Paradigms and Their Relationship to Cancer Treatment

by , under Contemporary Cancer Topics, The Cancer Industry, Uncategorized

A major blind spot with regards to our existence is the realization of the existence of our belief systems, their structures, implied foundations, and their impact upon our lives.  The majority of people tend to dither around life, mostly unconscious of the irrationality and bad results in our society that results from blind faith in things that really don’t deserve our commitment.  Our belief systems are the conceptual structures that define our relationship with reality, and when they are based on erroneous assumptions and logic, they lead to results that are less than optimal (at best), and results that destroy people’s initiative, health, freedom, and their very lives (at worst).

For a more rigorous consideration of the relationship between paradigms and their impact upon our lives, I would suggest that you read a book that is one of the best on the subject,entitled The Paradigm Conspiracy: Why Our Social Systems Violate Human Potential–and How We Can Change Them.  In lieu of that, you can get more great information on this topic from this link.

In short, we have basically been conditioned to accept various beliefs and attitudes as truth.  This is how human society operates.  A belief structure is a necessary part of how humans relate to our existence. The problem comes when we become attached to our beliefs and the ways that we think even when the errors in the belief structure begin to have negative consequences and results on individuals and on society.

Because of the erroneous beliefs, we get stuck in addictions to processes.  I believe that we become stuck in behavioral process loops that end up leading to physical and substance addictions.  The workaholic, the obsessive-compulsive, the drug addict, the shopaholic, etc., all would appear to stem from some sort of underlying problem inside of the belief system.  A behavioral loop is akin to the hamster on the running wheel. He thinks that by running faster on it, he’ll get somewhere.  It’s very easy for us to see the error in the belief system of the hamster, but much tougher for us to see the errors in our own belief systems.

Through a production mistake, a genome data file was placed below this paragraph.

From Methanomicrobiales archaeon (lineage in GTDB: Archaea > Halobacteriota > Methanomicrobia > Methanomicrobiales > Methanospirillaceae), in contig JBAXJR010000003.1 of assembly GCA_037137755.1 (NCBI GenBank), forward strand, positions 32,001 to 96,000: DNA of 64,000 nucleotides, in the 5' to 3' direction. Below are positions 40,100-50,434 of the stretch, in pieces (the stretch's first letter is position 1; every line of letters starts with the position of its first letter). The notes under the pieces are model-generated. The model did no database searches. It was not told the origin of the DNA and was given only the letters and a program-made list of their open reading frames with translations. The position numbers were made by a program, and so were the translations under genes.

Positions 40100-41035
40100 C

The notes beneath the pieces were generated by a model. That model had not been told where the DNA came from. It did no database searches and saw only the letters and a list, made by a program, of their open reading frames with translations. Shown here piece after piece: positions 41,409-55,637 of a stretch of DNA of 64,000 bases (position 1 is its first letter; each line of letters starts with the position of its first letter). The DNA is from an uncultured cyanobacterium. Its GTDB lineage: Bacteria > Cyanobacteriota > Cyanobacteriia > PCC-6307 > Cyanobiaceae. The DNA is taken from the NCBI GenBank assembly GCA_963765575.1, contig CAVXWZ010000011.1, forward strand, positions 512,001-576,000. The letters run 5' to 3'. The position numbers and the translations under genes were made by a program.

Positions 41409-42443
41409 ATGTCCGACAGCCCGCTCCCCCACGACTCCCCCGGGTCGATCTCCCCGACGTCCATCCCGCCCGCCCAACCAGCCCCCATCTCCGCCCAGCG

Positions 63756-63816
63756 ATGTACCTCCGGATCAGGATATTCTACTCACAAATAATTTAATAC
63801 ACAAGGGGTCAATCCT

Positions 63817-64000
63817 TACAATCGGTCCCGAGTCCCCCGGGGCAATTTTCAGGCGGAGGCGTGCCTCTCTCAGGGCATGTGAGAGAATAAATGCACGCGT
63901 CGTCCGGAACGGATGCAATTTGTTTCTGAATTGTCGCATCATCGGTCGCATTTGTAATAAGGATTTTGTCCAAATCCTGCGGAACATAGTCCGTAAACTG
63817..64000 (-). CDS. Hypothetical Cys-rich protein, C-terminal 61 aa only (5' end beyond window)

In relationship to scientists, they all operate from mental models (paradigms) that shape everything that they think, observe and report. The essence of their perception is shapes by the internal structure of their beliefs and concepts held.  The unfortunate thing about the paradigm (belief structure) is that over time, it becomes invisible to the person who holds it.  Instead of reality being the criteria upon which concepts, facts and truth is evaluated, the paradigm is what becomes supreme, all at the expense of the truth.

What happens when the scientists encounter problems that they cannot solve?  What happens when they cannot make accurate predictions with the present paradigm?  Instead of revamping and improving, or changing to a better paradigm, historically they have always chosen to rabidly defend the present paradigm.  And the independent thinker who has moved on to a better paradigm encounters punishments, professional ostracism, ridicule and a general excommunication from all of the mainstream professional societies and organizations.

The above situation is exactly the state of affairs in the cancer industry, and also in many other areas of human endeavor.  We wonder why we have these persistent problems, and attack them with more and more resources, utilizing the same strategies that have never worked, are not working now, and have no hope of working in the future. It is all because we will not identify, analyze and evaluate our belief structures honestly.  We are too committed to protecting our dysfunctional paradigms, as a society. Comfort is more important than progress.

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